Quilvest clocks on at Acrotec

The Paris-headquartered firm has paid CHF 30 million for a minority stake in manufacturer Group Acrotec, as it looks to take advantage of rising demand for Swiss watches.

Quilvest Private Equity has become a cornerstone shareholder in Group Acrotec, a Swiss company which manufactures specialist parts for Swiss watches, in a CHF 30 million ($31 million; €25 million) deal. Quilvest hopes Acrotec can take a bigger slice of the Swiss watch market, which is already worth about €11 billion a year and is enjoying double-digit growth.

Acrotec manufactures small specialist components for the internal workings of Swiss watches, including shock absorbers and oscillating weights. The group consists of four specialist divisions and currently has an annual turnover of CHF 70 million.

Maurizio Arrigo, Quilvest's lead partner on the deal, said the company was benefiting from two key trends. 

The first is the growth of the Swiss watch market generally, which has bounced back strongly after a relatively difficult 2009 and is now growing fast, driven by strong demand from the Far East and Latin America.

The second is the structural changes currently underway in the Swiss watch market. According to Arrigo, the Swatch group used to be obliged by the Swiss competition regulator to supply most of its rival manufacturers with an entire mechanism to power their watches – but has now reached an agreement to stop doing so over time. This presents smaller manufacturers with an opportunity to step into the breach. 

Arrigo said Quilvest hopes to grow Acrotec both organically and through acquisitions. In terms of targets, Quilvest will focus on companies that can help Acrotec play a bigger role in the supply chain of the Swiss watch industry as it grows and professionalises. Specifically, this might involve sub-assembly of some components before they get to watch-makers, thus allowing the latter to assemble fewer parts.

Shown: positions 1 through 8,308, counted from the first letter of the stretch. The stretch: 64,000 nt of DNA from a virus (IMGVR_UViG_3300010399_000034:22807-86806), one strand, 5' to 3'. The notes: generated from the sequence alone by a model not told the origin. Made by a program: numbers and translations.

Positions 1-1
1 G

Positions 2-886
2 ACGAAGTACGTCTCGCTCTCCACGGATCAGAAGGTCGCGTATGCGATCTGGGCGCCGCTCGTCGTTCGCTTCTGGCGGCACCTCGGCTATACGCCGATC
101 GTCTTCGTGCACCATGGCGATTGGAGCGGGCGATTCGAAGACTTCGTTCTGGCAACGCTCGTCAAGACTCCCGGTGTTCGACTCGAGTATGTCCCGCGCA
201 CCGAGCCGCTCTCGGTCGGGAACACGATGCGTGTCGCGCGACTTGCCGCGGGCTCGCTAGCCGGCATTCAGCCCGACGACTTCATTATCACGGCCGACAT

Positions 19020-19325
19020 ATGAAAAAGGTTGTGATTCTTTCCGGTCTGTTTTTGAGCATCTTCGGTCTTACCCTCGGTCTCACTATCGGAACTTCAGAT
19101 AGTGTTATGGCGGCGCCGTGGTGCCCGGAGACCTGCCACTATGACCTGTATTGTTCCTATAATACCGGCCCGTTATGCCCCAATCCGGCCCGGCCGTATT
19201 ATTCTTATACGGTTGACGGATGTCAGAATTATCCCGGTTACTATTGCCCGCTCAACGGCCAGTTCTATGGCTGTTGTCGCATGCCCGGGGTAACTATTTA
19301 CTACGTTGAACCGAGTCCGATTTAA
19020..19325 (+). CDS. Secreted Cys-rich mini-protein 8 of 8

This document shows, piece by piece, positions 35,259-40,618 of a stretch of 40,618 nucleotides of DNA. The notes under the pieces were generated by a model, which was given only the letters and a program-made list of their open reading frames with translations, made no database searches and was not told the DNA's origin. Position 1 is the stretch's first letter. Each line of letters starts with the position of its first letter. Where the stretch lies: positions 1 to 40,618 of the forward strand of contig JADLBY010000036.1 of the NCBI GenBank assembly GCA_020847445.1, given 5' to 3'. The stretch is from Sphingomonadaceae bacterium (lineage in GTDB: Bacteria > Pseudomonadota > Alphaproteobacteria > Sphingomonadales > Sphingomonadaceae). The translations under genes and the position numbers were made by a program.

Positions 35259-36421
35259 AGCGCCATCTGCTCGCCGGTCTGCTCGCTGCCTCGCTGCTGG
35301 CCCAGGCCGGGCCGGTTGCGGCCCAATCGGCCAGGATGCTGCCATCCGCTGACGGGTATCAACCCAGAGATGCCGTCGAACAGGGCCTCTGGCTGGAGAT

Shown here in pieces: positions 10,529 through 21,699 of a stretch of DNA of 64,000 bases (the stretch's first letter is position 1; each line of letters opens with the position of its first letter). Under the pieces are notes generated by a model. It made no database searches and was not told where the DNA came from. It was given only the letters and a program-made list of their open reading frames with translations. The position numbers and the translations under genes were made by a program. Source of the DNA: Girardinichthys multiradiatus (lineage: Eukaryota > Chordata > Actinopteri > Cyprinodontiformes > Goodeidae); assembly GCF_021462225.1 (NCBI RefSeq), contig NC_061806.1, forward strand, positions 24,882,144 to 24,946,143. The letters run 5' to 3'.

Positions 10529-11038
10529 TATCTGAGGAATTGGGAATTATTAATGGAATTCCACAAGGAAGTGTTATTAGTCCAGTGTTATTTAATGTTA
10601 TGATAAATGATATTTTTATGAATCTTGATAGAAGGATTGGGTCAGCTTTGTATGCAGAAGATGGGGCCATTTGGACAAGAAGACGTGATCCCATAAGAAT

Quilvest is buying out EPF Partners, a French private equity group which has been a minority shareholder since 2006, and a group of private investors. The Acrotec management team are not selling any shares as part of the deal and will remain in situ, although Arrigo said Quilvest hopes to supplement the team with a new chief financial officer to support its growth strategy.

Quilvest itself, which will be the largest single shareholder, will play an 'active management role' in the company, he added.

Quilvest, which began life as the family office tasked with managing the money of the Argentinian Bemberg family, has been investing in private equity since 1972. It now has about $4 billion under management (about $2.8 billion of which is from third parties), and raises about $500 million of fresh capital each year for fund and direct investments.

Private Equity International recently caught up with Quilvest CEO Michel Abouchalache for a rare interview, in which we talked in detail about the firm's history, strategy and track record. Premium subscribers can read the article online HERE.